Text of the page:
Jenkins reminds us that all our capabilities will be challenged eventually, either permanently or temporarily. That’s why designers need to think of the one arm analogy in their design thinking. Excellent easy read article from the Design Council. Infographics are taken from the article.

Much of Jenkins’ content is similar to Kat Holmes material and the Microsoft Inclusive Design Toolkit. There are three articles on this website that feature Kat Holmes:

Typewriters: A device for vision loss.

What does inclusion actually mean?  

What is the meaning of inclusion in inclusive technology?  

Also her book, Mismatch: How Inclusion Shapes Design,

Meet the Normals: Adventures in Universal Design

Stick figures represent the family members. The video is in black and white. This is one frame from it.Having trouble convincing others that universal design is for everyone and not ‘disabled’ design’?  A 6 minute video shown below takes you through an everyday family activity of leaving the house and catching a bus. It goes through the process of how to design for everyone. “For many of us we don’t think twice about how we use technology, travel, move in and out of buildings or use the web…” The video explains how universal design is good design for everyone.

The video was produced by the Centre for Excellence in Universal Design in Ireland. It is a good example of both closed captions and audio descriptions. 

 

Innovative Solutions with UD

Long view of the inside of an airport building.Center for Inclusive Design and Environmental Access – IDeA, advocates for socially responsible design to be standard practice. IDeA claim that adoption of UD has been hindered by a lack of detailed guidelines and gaps in training for designers and builders. This is where their Innovative Solutions for Universal Design project, or isUD comes in.

The short video below begins with the basics of universal design and why designs should be inclusive. It then invites viewers to check out over 500 solutions in their online program. The nine chapters based on the 8 goals of universal design cover: design process; space clearances; circulation; environment quality; site; rooms and spaces; furnishings and equipment; services; and policies. The focus is on public and commercial buildings. IDEA, is a research-based organisation based at State University of New York, Buffalo.

Inclusive Digital Design Poster

A screenshot of the poster showing the principles of inclusive designBarclays Bank has developed a set of inclusive digital design posters. They are based on seven design principles. These principles can be applied to other design fields as well as digital platforms. You can download the A3 poster which gives a quick overview. Or download a more detailed  set of A4 posters. Barclays Bank began investing in inclusive practice many years ago, but they haven’t rested on their laurels. They also encourage their business customers to get on board with accessibility. You can read more about the posters from The Paciello Group website. The seven principles below are explained in more detail:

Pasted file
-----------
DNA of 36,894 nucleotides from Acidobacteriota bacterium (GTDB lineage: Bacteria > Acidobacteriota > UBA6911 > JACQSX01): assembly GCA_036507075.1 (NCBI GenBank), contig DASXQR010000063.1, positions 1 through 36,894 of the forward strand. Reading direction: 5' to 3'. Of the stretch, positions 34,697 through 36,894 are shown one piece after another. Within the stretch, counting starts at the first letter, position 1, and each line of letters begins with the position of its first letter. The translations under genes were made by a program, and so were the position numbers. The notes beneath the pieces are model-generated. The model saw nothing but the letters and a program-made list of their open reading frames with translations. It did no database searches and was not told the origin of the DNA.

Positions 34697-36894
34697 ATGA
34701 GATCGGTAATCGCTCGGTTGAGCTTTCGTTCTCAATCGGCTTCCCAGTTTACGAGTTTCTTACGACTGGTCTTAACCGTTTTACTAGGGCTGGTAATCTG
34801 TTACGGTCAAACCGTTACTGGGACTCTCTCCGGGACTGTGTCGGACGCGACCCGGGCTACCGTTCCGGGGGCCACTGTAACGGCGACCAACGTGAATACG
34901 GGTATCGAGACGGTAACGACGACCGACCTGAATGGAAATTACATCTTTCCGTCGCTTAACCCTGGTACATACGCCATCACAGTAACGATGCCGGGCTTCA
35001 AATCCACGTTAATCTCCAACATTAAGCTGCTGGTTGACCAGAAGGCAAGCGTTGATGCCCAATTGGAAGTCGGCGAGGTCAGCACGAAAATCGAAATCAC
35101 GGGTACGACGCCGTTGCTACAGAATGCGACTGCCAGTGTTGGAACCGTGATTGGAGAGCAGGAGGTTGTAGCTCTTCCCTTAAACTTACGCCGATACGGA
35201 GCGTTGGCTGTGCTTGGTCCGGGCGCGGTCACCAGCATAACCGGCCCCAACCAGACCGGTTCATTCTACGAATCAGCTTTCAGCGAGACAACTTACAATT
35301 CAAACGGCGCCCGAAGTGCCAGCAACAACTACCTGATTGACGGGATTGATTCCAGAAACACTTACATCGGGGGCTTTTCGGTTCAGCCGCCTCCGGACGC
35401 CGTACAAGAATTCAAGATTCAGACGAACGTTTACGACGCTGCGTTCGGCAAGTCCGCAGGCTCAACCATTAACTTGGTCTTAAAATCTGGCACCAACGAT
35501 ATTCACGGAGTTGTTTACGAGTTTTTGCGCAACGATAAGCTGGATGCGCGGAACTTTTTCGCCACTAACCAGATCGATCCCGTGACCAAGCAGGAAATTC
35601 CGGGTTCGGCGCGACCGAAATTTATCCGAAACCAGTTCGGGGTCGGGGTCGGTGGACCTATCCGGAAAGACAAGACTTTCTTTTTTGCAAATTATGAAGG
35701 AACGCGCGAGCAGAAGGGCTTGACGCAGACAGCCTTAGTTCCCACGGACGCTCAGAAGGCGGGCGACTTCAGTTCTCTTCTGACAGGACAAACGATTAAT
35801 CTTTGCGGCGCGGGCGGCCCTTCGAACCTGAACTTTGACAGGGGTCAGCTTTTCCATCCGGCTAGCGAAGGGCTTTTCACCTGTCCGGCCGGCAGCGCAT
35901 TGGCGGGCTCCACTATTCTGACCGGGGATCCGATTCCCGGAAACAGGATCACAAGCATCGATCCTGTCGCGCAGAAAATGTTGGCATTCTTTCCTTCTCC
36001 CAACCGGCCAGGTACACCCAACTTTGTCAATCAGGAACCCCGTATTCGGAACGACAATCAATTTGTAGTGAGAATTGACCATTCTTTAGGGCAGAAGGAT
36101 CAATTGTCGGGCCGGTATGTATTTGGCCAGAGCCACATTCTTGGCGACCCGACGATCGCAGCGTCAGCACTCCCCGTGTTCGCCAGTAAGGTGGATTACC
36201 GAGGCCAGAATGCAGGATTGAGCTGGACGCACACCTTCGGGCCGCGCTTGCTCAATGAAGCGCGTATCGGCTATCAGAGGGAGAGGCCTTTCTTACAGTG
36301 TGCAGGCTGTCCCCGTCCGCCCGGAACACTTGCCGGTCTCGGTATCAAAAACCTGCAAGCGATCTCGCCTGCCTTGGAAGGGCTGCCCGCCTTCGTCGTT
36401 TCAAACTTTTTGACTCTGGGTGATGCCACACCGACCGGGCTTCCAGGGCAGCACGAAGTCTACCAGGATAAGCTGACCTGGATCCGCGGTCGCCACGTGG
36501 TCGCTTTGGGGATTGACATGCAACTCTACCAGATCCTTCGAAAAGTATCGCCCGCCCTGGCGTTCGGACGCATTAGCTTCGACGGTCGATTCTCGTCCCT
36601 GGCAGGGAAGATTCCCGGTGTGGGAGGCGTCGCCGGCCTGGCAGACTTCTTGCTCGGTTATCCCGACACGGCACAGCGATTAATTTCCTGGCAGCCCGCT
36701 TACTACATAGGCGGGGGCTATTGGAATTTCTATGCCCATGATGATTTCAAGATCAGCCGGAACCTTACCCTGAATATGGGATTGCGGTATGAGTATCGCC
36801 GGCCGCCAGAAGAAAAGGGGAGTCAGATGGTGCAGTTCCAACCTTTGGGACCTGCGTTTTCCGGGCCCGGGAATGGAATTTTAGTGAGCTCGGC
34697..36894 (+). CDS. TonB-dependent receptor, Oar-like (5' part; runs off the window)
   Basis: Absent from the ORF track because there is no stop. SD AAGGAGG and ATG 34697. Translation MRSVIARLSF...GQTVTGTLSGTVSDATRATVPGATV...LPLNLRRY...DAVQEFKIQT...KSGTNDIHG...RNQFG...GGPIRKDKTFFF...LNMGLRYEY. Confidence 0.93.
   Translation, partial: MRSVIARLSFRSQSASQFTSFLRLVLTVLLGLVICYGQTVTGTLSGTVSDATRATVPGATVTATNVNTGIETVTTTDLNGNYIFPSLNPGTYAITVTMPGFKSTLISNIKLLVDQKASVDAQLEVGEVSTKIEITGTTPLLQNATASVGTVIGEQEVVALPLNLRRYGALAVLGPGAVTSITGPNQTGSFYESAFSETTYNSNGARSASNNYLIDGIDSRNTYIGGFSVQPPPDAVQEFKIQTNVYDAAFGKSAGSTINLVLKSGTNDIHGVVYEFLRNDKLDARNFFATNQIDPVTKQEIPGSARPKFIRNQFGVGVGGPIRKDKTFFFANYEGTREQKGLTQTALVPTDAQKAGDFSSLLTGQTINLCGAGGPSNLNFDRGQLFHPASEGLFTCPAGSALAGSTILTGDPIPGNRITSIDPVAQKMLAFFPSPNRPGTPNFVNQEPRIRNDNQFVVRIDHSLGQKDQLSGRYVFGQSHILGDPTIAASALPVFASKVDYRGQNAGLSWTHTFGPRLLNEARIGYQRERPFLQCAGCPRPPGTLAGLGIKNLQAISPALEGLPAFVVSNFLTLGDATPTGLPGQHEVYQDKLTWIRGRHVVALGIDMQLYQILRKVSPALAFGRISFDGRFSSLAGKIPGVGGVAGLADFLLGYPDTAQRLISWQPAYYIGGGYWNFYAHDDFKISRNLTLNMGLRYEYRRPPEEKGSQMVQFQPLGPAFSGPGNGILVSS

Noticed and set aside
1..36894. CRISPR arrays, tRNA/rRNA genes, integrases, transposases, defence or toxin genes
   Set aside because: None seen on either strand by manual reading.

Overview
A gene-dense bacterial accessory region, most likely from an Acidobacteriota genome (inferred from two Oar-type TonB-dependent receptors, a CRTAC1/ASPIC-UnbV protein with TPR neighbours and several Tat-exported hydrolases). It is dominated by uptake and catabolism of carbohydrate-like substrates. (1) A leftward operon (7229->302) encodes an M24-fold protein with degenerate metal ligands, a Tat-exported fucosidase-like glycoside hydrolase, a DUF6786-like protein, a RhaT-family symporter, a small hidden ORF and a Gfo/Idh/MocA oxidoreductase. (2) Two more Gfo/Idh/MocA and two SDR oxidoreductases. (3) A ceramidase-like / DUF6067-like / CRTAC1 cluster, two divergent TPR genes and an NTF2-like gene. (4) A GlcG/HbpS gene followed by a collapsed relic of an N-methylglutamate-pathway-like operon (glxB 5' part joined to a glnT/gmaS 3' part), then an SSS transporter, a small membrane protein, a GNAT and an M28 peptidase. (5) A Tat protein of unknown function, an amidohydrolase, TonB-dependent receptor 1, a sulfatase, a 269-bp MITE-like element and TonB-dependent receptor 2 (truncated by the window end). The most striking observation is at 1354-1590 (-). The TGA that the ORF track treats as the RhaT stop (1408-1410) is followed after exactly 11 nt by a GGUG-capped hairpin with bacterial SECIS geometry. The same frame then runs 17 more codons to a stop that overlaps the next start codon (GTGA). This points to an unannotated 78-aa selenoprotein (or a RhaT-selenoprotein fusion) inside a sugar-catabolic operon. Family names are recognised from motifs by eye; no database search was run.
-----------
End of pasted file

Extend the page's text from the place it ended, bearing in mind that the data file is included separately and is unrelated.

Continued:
1. Provide comparable experience
      2. Consider situation
      3. Provide comparable experience
      4. Be consistent
      5. Give control
      6. Offer choice 
      7. Prioritise content
      8. Add value

Barclays says the Inclusive Design Principles are about putting people first. It’s about designing for the needs of people with permanent, temporary, situational, or changing disabilities — all of us really. The posters are a good quick reference for web and app design professionals.  

 

Blindness no barrier to designing

Chris Downey sits a a desk with a woman and there are tactile architectural plans on the desk in front of them.Can you keep practising as an architect after you go blind? The answer is Yes. This is Chris Downey’s experience. With a few work-arounds and new tools he says he is better at his job now. He found a way of getting tactile versions of drawings and developed his own tools for making drawings. He has been a campaigner for a universal design approach to the built environment ever since. CBS News has a story about him talking about his approach to work and life, including playing baseball with his son. Downey covers a lot of issues with grace and humour. His TED talk is very popular and there is a transcript of the talk. Being blind doesn’t mean giving up on life. For Downey it was discovering new adventures.